These designers make trash look good

Every week, Inside Africa takes its viewers on a journey across Africa, exploring the true diversity and depth of different cultures, countries and regions.

CNN  — 

Scrap the Eames. Your next designer office chair could be made from an old shopping cart. Your lampshade? A glistening array of jewel-like bread tags.

At the 10th anniversary of Design Indaba, South Africa’s premier annual design festival, these trash-to-treasure goods are on full display in accordance with this year’s creative campaign theme: #makechange.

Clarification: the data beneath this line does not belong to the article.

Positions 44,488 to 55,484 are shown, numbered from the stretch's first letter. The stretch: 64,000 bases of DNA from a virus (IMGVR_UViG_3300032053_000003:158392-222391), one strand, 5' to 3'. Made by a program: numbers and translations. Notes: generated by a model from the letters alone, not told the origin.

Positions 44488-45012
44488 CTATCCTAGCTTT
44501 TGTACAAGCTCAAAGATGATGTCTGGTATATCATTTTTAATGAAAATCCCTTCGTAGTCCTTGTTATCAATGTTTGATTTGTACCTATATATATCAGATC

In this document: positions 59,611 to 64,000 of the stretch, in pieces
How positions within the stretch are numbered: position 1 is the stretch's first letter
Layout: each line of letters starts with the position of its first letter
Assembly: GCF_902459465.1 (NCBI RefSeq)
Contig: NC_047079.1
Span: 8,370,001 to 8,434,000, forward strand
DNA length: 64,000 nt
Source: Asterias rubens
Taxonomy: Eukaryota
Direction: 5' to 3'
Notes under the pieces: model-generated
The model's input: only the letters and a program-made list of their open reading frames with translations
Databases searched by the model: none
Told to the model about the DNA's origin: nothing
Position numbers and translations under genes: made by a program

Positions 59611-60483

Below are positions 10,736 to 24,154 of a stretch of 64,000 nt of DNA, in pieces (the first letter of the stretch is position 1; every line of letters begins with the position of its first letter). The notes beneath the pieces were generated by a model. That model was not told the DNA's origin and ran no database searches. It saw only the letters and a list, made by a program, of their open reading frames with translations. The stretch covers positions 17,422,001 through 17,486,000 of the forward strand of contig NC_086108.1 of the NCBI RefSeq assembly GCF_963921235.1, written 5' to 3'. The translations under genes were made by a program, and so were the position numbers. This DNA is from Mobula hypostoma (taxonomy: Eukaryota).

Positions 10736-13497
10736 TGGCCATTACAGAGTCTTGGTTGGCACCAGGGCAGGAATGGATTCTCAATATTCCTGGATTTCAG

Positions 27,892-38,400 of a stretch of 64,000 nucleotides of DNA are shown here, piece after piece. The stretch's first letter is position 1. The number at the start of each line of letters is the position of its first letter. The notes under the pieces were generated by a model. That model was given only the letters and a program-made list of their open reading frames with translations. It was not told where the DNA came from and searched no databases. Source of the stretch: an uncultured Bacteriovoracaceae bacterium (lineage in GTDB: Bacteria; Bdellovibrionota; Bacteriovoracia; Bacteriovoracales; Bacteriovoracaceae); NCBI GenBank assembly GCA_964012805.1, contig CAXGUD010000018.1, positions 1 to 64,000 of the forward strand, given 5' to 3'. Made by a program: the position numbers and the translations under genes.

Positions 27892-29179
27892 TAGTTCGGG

“We thought, let’s try to do something where we can actually affect some positive change and affect design in a way that has a tangible effect on the local community,” says expo manager Kim Seeliger.

Take 2, an exhibit within the festival, spotlights some of the innovative ways designers are repurposing scrapyard goodies.

“In Africa, we throw a lot of things away. We don’t really have the commitment to recycling you see in Europe and the U.S.,” explains Gerhard Van der Merwe of Silo Designs, whose work – including a lamp made from a washing machine drum – is on display.

“From the African perspective, we see upcycling every day as something done out of necessity – whether it’s using the box you got your shoes in or turning a peanut butter jar into a vase for flowers,” notes Seeliger.

“It hasn’t necessarily been a luxury before, but now you’re seeing it move from this zone into something that can be more aesthetically pleasing,” she says.

Design Indaba continues through March 2.